Friday, December 16, 2005

Happy Bill of Rights Day!


Bill of Rights Day has come and gone. Did you miss it?

I did.

In 1941, barely a week after the bombing of Pearl Harbor, President Roosevelt declared December 15, the anniversary of the ratification of the Bill of Rights (pictured at right), as the official Bill of Rights Day in America. Yet, not one mention of the special nature of the day did I notice in any media outlet anywhere. And I read a lot of news from a lot of sources every day.

It’s probably just an oversight, but when considering the respect our government currently affords the document amounts to something barely more than contempt, it’s hardly surprising the day came and went with little or no notice. When I found out about the day (a day late) I began to reflect on the Bill of Rights. Did you know there was actually some debate as to whether or not it should be included in the Constitution at all?

It’s true. Thomas Jefferson really wanted a Bill of Rights in the Constitution but James Madison and Alexander Hamilton both argued such a bill was completely unnecessary. It was ridiculous, thought Madison and Hamilton, to articulate a limit on the government when the Constitution clearly and specifically enumerated the ONLY powers the federal government was authorized to use.

In fact, Alexander Hamilton expressed his concerns in the Federalist Papers (Federalist Number 84). “ (B)ills of rights ... are not only unnecessary in the proposed Constitution, but would even be dangerous." Hamilton said. "For why declare that things shall not be done (by Congress) which there is no power to do? Why, for instance, should it be said that the liberty of the press shall not be restrained, when no power is given (to Congress) by which restrictions may be imposed?”

He made a good point. The limited nature of the federal government was clearly understood. Of course it’s not so today. Today the federal government regularly exercises power not granted it by the Constitution. It collects money in ways the Constitution does not prescribe and expends money on things for which it clearly has no authorization. The specific, limited nature of the Constitution has been all but ignored by generations of politicians who have presumed to know what’s best and have grown drunk with their power.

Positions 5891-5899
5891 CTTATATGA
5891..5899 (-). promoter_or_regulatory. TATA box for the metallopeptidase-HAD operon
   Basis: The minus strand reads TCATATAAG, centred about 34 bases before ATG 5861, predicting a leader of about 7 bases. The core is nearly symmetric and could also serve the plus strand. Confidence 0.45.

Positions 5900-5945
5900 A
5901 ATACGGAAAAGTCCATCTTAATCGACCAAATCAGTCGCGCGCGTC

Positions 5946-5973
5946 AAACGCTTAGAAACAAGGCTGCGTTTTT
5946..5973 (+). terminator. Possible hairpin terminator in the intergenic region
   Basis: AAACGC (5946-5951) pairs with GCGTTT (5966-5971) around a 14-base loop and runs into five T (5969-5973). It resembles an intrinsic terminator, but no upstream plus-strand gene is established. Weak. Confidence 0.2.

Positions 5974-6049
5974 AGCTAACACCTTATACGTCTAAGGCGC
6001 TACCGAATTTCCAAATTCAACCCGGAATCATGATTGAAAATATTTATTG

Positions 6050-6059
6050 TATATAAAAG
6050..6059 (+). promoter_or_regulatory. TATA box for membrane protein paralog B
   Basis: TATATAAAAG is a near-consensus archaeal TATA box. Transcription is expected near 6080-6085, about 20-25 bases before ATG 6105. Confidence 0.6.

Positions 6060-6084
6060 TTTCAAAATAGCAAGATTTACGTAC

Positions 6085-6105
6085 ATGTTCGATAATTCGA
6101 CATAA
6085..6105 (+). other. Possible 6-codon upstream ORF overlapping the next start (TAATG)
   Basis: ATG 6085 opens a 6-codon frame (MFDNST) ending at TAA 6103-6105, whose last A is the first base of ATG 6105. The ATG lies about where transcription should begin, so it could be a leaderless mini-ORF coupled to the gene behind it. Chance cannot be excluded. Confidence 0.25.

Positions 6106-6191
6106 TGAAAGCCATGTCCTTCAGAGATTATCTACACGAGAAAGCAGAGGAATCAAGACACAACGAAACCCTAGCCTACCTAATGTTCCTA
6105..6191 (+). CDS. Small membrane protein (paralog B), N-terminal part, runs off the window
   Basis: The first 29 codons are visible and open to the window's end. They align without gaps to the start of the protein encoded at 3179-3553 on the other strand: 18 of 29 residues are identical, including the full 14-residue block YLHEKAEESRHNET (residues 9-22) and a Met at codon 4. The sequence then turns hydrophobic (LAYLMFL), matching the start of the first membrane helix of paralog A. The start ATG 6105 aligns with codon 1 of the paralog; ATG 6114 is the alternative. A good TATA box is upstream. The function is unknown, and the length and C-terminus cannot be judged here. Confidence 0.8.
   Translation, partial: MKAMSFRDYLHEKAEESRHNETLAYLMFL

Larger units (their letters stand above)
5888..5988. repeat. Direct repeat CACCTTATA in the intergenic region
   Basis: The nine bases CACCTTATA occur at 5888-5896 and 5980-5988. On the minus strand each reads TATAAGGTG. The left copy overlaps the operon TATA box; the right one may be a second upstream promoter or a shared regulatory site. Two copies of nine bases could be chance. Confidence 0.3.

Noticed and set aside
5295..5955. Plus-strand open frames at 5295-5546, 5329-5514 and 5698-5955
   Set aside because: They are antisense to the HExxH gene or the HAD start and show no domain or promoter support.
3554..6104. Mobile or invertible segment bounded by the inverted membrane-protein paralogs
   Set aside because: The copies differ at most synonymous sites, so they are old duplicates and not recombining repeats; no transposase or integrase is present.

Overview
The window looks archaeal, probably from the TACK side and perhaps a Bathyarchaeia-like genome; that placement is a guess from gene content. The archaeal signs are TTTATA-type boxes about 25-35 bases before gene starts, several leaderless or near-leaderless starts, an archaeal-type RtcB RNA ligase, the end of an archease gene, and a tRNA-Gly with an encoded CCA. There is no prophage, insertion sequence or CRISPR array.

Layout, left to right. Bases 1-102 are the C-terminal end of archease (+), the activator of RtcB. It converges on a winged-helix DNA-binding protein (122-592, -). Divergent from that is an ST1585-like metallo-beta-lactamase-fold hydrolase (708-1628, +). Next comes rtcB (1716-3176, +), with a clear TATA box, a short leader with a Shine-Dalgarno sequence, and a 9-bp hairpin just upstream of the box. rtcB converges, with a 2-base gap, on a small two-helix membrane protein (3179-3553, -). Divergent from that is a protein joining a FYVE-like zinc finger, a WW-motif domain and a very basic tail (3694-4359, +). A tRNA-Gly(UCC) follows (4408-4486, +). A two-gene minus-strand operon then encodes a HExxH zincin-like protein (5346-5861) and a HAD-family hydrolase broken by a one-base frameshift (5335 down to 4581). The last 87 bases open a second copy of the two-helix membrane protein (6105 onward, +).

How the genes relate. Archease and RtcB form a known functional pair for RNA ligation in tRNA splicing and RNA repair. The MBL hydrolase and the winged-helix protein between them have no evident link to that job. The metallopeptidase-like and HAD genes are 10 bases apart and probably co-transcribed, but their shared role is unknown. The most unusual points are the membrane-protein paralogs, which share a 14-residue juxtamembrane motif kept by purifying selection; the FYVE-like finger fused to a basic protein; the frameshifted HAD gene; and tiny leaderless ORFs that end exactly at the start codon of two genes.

In the end, Madison acquiesced to Jefferson’s desire for a Bill of Rights. He did so in order that the entire Constitution would not be rejected as a result. Besides, as the “Father of the Constitution” he almost certainly would have wanted to have an influence on any additions or changes (The notes he took while formulating the Bill of Rights can be seen at left).

At the time I would have been persuaded to agree with Madison and Hamilton about the Bill of Rights being unnecessary. With the benefit of hindsight I am grateful Jefferson won the argument. Even with those ten, specifically mentioned limitations on the government, our elected officials and courts continue to attempt to overstep their authority and take away the rights (clearly listed there) that they are sworn to protect.

I do hope you had a good “Bill of Rights Day,” even if it was largely forgotten. Here’s hoping the document, itself, does not soon follow.

For further reading go here, here, or here.

1 Comments:

At 11:06 AM, Anonymous Carla Marks said...

The Constitution was meant to be a living, breathing document. It was designed to change with the country. The rights the founders tried to guarantee were for their generation. Our world is a very different place from theirs and the rights they recognized may or may not apply to us today.

 

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